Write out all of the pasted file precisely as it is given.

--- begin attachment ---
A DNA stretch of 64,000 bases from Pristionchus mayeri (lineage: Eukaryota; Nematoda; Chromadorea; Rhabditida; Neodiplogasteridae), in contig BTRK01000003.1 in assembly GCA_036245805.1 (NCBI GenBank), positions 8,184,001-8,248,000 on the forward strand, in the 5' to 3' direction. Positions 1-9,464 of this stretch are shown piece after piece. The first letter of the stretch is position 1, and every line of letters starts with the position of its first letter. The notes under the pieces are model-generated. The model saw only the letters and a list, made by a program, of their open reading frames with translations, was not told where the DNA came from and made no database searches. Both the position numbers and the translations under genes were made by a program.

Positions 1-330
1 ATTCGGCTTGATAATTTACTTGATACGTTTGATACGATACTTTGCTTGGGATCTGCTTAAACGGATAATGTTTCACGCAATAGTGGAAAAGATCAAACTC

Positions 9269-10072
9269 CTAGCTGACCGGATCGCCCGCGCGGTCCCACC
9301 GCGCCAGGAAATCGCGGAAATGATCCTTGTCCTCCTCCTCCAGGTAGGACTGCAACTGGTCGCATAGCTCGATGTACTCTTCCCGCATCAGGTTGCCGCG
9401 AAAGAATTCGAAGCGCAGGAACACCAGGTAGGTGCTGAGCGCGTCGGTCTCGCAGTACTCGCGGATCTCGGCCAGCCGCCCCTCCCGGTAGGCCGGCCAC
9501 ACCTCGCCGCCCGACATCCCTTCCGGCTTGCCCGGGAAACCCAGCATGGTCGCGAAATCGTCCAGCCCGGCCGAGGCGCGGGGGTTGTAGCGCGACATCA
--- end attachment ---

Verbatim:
A DNA stretch of 64,000 bases from Pristionchus mayeri (lineage: Eukaryota; Nematoda; Chromadorea; Rhabditida; Neodiplogasteridae), in contig BTRK01000003.1 in assembly GCA_036245805.1 (NCBI GenBank), positions 8,184,001-8,248,000 on the forward strand, in the 5' to 3' direction. Positions 1-9,464 of this stretch are shown piece after piece. The first letter of the stretch is position 1, and every line of letters starts with the position of its first letter. The notes under the pieces are model-generated. The model saw only the letters and a list, made by a program, of their open reading frames with translations, was not told where the DNA came from and made no database searches. Both the position numbers and the translations under genes were made by a program.

Positions 1-330
1 ATTCGGCTTGATAATTTACTTGATACGTTTGATACGATACTTTGCTTGGGATCTGCTTAAACGGATAATGTTTCACGCAATAGTGGAAAAGATCAAACTC

Positions 9269-10072
9269 CTAGCTGACCGGATCGCCCGCGCGGTCCCACC
9301 GCGCCAGGAAATCGCGGAAATGATCCTTGTCCTCCTCCTCCAGGTAGGACTGCAACTGGTCGCATAGCTCGATGTACTCTTCCCGCATCAGGTTGCCGCG
9401 AAAGAATTCGAAGCGCAGGAACACCAGGTAGGTGCTGAGCGCGTCGGTCTCGCAGTACTCGCGGATCTCGGCCAGCCGCCCCTCCCGGTAGGCCGGCCAC
9501 ACCTCGCCGCCCGACATCCCTTCCGGCTTGCCCGGGAAACCCAGCATGGTCGCGAAATCGTCCAGCCCGGCCGAGGCGCGGGGGTTGTAGCGCGACATCA